Carpe Diem Readings

by   |  10.08.09  |  221-Early Modern

    If the protagonists in the carpe diem poem are always young, vital, and full of passion, their antagonist is always time. The enemy of love and lovers is the progression of time, an ever-present reality in Renaissance poetry that drives many of the poems we read this week. Consider Andrew Marvel’s “To His Coy Mistress” . As you follow along in your book or online, listen to the following reading and watch for the way the speaker balances desire and argument in his artful invitation to seize the moment.

    To His Coy Mistress – read by Dr. Chris Willerton, English professor and poet

    The three sections of Marvel’s poem lay out an implied argument as the speaker moves from the theoretical, if time were not a factor, to the hard reality of the carpe diem. The poem itself moves from moments of wit and playfulness to passages of somber melancholy before finally inviting the listener to choose life and pleasure.

    In this assignment, we’ve combined poems written over more than a half century by poets with radically different backgrounds and purposes. How does each of the poets approach carpe diem themes in an original way? How do they confront the movement of time or the insistent approach of death? In addition to the carpe diem, what other solutions do they offer their young audience? Is seizing the moment the only response to time, decay, and the approach of “endless night”?

Explication Exercise

    Before class, you will need to produce a short explication of an assigned poem. An explication is a close reading of the most important ideas or elements of a poem (see the Writing an Explication assignment for more information). The process of close reading asks you to focus on the parts of a poem and ask how they function in relation to the whole.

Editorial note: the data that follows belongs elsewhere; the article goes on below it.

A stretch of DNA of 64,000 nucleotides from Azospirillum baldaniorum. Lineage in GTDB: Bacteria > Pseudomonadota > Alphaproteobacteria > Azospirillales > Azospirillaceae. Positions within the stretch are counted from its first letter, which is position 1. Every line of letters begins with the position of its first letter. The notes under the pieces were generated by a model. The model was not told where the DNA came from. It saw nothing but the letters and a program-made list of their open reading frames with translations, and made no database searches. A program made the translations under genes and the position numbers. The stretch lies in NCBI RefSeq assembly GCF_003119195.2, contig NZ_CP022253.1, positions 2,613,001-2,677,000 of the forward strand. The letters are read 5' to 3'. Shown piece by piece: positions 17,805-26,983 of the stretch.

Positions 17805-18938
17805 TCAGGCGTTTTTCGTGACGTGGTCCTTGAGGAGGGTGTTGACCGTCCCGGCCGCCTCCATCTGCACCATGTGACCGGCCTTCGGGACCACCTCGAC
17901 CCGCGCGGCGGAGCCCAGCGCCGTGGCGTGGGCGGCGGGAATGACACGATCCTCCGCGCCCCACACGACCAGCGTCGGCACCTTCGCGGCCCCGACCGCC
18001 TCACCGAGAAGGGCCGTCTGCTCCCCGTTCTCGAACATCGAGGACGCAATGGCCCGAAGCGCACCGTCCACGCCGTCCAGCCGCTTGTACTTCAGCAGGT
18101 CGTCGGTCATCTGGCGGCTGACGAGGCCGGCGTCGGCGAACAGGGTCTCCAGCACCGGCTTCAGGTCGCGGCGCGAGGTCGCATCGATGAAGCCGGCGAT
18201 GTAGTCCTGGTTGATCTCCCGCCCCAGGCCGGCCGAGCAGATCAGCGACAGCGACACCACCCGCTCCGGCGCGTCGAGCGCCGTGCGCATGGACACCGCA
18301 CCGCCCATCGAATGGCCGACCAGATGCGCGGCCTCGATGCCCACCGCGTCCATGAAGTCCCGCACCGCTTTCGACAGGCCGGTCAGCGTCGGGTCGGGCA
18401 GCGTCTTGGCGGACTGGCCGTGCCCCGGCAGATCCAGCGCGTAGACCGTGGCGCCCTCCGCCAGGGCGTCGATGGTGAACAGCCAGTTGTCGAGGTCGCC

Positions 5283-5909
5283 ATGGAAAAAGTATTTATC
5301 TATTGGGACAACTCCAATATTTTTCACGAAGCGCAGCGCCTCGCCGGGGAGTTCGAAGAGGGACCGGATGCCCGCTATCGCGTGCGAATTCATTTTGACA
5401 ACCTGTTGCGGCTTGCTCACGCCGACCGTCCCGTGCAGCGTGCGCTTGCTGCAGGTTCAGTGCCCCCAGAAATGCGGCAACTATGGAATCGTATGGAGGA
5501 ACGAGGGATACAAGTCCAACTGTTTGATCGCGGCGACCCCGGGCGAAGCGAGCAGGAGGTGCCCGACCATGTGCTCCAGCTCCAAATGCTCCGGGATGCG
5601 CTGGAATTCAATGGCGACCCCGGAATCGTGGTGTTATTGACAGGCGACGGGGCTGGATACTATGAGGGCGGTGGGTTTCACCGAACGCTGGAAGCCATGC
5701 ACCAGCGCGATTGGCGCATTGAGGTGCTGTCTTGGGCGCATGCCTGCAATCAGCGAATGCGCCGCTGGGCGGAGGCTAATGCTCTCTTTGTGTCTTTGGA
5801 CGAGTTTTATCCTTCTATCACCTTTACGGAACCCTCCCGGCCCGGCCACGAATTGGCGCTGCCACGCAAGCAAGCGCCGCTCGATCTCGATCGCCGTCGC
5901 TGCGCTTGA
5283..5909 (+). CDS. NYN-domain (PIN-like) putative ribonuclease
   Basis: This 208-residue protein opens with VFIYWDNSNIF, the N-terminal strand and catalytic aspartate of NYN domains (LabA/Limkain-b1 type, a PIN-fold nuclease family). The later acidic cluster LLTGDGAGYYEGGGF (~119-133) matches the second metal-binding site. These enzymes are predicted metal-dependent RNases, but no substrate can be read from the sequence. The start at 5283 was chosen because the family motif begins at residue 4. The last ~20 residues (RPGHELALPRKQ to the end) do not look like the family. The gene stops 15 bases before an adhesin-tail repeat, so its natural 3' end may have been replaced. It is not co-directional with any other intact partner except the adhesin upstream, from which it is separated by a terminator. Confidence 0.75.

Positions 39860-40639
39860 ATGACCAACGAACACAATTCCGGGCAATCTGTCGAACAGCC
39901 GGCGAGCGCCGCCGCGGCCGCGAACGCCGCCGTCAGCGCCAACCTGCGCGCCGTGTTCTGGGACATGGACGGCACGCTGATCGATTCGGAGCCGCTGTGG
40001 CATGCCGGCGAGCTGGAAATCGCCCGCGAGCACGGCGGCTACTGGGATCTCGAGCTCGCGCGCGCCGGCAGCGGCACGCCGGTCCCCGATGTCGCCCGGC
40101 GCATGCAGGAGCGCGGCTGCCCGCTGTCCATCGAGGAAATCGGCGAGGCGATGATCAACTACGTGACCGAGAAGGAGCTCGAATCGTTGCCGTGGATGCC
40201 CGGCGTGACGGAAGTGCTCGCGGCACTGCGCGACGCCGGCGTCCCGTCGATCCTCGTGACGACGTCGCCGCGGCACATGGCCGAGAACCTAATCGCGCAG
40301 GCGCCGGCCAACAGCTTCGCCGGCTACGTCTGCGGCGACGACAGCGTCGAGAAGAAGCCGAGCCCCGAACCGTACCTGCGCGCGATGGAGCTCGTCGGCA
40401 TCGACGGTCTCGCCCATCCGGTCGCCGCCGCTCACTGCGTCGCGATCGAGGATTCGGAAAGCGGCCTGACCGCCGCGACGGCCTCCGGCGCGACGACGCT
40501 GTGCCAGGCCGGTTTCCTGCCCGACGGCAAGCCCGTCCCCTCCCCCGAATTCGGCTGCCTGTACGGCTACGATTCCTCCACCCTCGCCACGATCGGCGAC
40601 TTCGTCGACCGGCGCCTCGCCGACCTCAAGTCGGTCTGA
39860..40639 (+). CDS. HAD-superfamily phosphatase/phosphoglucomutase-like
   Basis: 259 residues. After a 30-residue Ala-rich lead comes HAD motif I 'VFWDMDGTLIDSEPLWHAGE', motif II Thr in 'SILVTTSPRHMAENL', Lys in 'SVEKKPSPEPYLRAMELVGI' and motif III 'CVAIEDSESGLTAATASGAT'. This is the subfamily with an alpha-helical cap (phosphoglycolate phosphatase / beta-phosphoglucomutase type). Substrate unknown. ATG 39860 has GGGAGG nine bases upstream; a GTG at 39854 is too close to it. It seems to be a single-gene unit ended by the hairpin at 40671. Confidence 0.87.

Shakespeare’s sonnets often strike students as overly complex and difficult on first reading, but breaking them down into smaller parts can make the process of interpreting them easier. How can you break longer poems down into stanzas, verse paragraphs, or sentences? Do these sections move logically from one to the next? Does the poet use basic poetic units like the couplet, quatrain, sestet, or octave (2, 4, 6, or 8 lines) to develop a single image or cluster of related images? Listen to the following close reading of Shakespeare’s Sonnet 12 before moving on to complete the explication exercise below.

    Shakespeare’s Sonnets – Dr. Kyle Dickson, English professor

    Sonnet 12 – read by Dr. Dana McMichael, English professor

    Explication of Sonnet 12 – Dr. Dickson

    As you begin your own explication, the steps below should help you get started:

    Step 1. Choose one of the assigned poems and read it once or twice aloud. Since lyric poetry shares a close relationship with music, reading your poem out loud will draw your attention to rhythms and sound effects the poet may be using to develop his ideas.

    Step 2. Next paraphrase the poem (or for longer poems a short section of it) in your reading notebook by translating its meaning into contemporary speech.

    Step 3. Looking at the poem as a drama, who are the characters? (What do you know about the speaker? Who is the audience or listener?) What is the central conflict? What implied action(s) occurs before, during, or after the poem?
    *Remember that the “I” of the poem is often a dramatic persona and not necessarily the poet himself.

    Step 4. Looking at the poem as an argument or debate, what is the speaker’s rhetorical purpose or goal? What arguments does he use to persuade his audience? What strategies does he use to make these more persuasive? How is the structure of the argument reflected in the structure of the poem?

    Step 5. Now look at the structural and poetic elements of the poem. How does the poet divide the poem into logical parts? How does spacing or punctuation make these logical divisions clear? How does the poet use image patterns or conceits to develop a theme or support an argument?

    Step 6. Look up any unfamiliar words in a dictionary. How does the poet employ difficult, unusual, or related types of words to develop an image or set the mood of the poem? Do they help set a tone that is personal, playful, academic, provocative, devotional, or something else?

    Step 7. Once you have a clear idea of what the poet is trying to say, organize your thoughts into an outline for a 5-minute audio explication. This doesn’t have to be a formal essay, but you should support main points by referencing key lines or phrases (by line number) that help listeners follow along in the poem.

    *See Student Example on Marvel’s “To His Coy Mistress” before you begin your outline.

    “To His Coy Mistress” – Student Example